25 May 2009

Movie Review: Confessions of a Shopaholic


Confessions of a Shopaholic
2009, 104mins, PG
Director: P.J Hogan
Writer (s): Tracey Jackson, Tim Firth, Sophie Kinsella (Novel)
Cast includes: Isla Fisher, Hugh Dancy, Leslie Bibb, John Goodman, Joan Cusack
Release Date: 13th February 2009

I love to lap up a little unfiltered fluff every now and then, a picture detached from reality but with sufficient good will and comic optimism to keep me interested. In terms of “Confessions of a Shopaholic” I’m well outside the target demographic, and it goes without saying that the film has a fair share of problems, but damn it…….there are a few well aimed comic gems and a darling performance from Isla Fisher on show , meaning that for the majority of the viewing my brain was actually modestly entertained.

Rebecca Bloomwood is a down on her luck journalist, working for a magazine far removed from the glitz and glamour of those she wants to pursue, and thanks to her shopaholic tendencies Rebecca has also mounted a steep debt. After her job hits the dirt, Rebecca is desperate to find further employment as to effectively combat her pages and pages of credit card bills, and in a move of perplexing irony ends up at the junior end of a finance magazine called “Successful Savings”. Having shown some initiative Rebecca has caught the eye of editor Luke (Hugh Dancy) as an exciting financial prospect, and within no time her fashion sourced articles have made her a big hit in the office and even globally. However as the glory mounts so too does the call from Rebecca’s dream job at the Alette fashionista rag, which would mean leaving “Savings” and a potential romance with its editor behind.

Isla Fisher certainly deserves bigger screen exposure than her career has afforded her; along with Will Ferrell she stole the hit comedy “Wedding Crashers” and since has made a few interesting and amiable projects that have back fired on the grounds of weak cash earnings. In “Shopaholic” Fisher is the star and leaves no qualms about it, running rings around the suspect supporting acts and blazing a trail of comic earnestness wherever the story takes her. Fisher is petit in stature but is a fire cracker on the screen, her charm and pleasant aura far outweighing her minute size. “Shopaholic” is a breezy and forgettable soda pop of a picture, not a bad career choice per se, but certainly in terms of conception and comic realization a few solid notches below its leading lady. Fisher is happy however to use it as a playground for her comic timing, kinetic energy and gorgeous smile, keeping in the process “Shopaholic” as inoffensive big screen material.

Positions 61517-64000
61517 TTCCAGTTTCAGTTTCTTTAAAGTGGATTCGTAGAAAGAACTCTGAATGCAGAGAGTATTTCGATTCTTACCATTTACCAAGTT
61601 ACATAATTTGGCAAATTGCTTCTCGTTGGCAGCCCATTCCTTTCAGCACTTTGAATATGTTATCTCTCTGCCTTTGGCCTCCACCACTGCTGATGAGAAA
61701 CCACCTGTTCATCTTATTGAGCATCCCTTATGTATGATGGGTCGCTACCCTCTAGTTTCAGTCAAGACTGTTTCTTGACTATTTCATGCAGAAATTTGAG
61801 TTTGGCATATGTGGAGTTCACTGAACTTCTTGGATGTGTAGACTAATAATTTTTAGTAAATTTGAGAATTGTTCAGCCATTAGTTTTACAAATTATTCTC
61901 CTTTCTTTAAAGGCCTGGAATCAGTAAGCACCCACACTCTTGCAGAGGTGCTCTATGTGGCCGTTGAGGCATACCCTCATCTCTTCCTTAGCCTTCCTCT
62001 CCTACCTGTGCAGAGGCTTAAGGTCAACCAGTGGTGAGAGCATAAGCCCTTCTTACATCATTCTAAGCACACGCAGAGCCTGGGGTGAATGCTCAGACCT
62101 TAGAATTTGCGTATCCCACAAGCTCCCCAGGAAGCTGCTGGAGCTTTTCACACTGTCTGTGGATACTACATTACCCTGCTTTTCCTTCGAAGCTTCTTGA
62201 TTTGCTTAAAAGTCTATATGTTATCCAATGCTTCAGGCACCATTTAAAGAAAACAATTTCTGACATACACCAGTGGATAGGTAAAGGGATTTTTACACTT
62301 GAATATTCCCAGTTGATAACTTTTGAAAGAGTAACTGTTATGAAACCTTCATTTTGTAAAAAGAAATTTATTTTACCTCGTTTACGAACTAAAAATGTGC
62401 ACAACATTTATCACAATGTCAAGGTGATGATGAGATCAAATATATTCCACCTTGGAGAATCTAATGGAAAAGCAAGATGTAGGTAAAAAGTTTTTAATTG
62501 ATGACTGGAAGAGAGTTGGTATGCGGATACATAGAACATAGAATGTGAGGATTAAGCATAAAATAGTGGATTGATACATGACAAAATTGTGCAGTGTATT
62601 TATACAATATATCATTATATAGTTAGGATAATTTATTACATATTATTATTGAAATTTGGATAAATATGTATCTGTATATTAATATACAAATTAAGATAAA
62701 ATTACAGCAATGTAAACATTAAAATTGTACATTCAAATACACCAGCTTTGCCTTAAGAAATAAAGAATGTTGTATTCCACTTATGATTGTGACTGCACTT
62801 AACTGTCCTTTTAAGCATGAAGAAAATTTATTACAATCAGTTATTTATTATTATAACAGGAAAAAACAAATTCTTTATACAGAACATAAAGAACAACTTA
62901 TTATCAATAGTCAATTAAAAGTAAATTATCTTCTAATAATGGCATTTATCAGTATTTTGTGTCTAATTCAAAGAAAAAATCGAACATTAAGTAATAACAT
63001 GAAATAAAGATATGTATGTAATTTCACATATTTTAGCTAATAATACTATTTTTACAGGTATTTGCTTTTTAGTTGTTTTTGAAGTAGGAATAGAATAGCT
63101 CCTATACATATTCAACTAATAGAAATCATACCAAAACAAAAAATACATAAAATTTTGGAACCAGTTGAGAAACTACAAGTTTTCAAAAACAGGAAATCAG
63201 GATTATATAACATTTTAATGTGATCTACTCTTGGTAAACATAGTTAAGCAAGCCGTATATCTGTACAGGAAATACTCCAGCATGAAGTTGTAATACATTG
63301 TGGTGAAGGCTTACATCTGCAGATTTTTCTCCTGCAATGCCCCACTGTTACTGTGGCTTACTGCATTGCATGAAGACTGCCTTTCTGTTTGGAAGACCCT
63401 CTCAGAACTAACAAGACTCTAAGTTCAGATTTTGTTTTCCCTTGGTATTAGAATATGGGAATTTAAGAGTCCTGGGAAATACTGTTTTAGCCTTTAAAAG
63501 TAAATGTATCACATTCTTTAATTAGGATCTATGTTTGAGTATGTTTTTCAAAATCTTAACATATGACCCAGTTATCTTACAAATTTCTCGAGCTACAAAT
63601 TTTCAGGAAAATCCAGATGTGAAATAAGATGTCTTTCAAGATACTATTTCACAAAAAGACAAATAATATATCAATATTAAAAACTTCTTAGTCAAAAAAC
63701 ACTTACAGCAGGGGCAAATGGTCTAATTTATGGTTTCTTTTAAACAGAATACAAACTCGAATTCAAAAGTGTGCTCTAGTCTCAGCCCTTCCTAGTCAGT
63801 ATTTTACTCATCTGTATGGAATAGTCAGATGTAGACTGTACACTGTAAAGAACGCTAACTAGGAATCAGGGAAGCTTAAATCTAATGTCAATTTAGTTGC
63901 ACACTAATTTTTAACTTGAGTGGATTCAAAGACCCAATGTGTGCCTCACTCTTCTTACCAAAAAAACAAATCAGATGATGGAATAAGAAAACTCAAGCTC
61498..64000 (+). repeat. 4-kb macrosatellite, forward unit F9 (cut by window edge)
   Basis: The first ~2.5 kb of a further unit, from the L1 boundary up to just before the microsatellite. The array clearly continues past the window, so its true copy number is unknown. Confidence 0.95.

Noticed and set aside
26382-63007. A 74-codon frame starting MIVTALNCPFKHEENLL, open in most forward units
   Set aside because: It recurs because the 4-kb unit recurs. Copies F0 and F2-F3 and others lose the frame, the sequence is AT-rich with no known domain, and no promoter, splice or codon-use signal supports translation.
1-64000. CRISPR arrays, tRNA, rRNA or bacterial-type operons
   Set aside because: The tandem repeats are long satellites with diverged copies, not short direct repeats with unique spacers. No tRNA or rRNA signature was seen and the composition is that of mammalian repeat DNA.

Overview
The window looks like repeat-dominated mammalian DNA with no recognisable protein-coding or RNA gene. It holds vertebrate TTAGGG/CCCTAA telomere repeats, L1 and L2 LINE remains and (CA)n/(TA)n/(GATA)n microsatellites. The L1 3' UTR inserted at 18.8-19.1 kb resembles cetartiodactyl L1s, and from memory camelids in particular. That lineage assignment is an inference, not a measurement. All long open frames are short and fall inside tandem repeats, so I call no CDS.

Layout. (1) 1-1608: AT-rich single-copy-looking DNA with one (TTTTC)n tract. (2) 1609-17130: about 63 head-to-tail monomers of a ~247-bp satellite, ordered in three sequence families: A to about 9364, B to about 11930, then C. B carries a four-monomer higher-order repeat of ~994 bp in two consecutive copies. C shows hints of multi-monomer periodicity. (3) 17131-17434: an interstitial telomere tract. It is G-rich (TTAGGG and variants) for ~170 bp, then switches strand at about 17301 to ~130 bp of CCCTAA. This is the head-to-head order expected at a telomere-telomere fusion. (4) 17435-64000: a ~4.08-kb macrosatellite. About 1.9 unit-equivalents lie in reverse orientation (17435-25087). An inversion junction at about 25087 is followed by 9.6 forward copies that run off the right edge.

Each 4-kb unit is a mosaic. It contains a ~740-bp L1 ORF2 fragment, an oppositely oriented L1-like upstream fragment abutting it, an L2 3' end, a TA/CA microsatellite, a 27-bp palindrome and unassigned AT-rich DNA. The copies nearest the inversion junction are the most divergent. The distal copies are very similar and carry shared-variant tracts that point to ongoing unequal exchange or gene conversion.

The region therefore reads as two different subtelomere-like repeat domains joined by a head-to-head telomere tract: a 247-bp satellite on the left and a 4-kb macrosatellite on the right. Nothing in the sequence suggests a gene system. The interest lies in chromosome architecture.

The support is on the other hand a mixture of wasted talent and crappy performances, as love interest Luke, Hugh Dancy may represent the pinnacle of the movies thespian barrel scraping. He has a rancid chemistry with Fisher and delivers his lines like Hugh Grant on Ritalin, almost like a sort of English tree that bares the foppish haircut of its people. I’ve spied Dancy in a few other projects over the years and whilst he always veered toward the inanimate side, he was never as unbearably boring as he is in “Shopaholic”. As Rebecca’s mom and pops Joan Cusack and John Goodman are callously wasted in parts far below their talent threshold, whilst as a fashion rival of sorts Leslie Bibb is thrown the most bizarrely unnecessary role of all. Bibb who was comic fire in “Talladega Nights” might have been some use here, but director P.J Hogan just uses her as plot device instead of joke fodder or a potential 3-D character.

The story for “Shopaholic” has been nabbed from a book of the same name and whilst I have no idea how far it deviates from its source material, as a standard Hollywood comedy it’s okay. The romantic element would certainly be better with a less wooden male lead, but Fisher bring enough fizz to the other elements of the tale to keep it rough and feisty, without ever pushing the PG rating the MPAA has prescribed it. Some of the gags within are neat and tidy in their drawing of smirks and giggles, whilst a few belly laughs also get thrown into the cocktail for good measure. Regular movie goers are sure to see several funnier comedies in 2009 but also a hash of far less impressive ones, for my money this is a more satisfying film than the hugely successful “Paul Blart Mall Cop”, there isn’t much between them but I’ll use “Blart” to highlight this movies comedic solidity.

Those predisposed to a good chick flick should give “Confessions of a Shopaholic” a run, it’s a better movie than the vast majority are stating, imperfect sure, but genial and funny enough to warrant a slice of your time. In times of economic hardship it’s an oddly appropriate watch, filled with sprightly characters beating down the monetary barriers laid in front of them. Also the more people who choose to see it, the more folk will witness the comic majesty of Isla Fisher, and this her transaction from Aussie soap star to Holywood gold might be completed. That in itself is more than enough reason to give this ration of mainstream fluff a quick spin on your DVD player.

A review by Daniel Kelly, 2009


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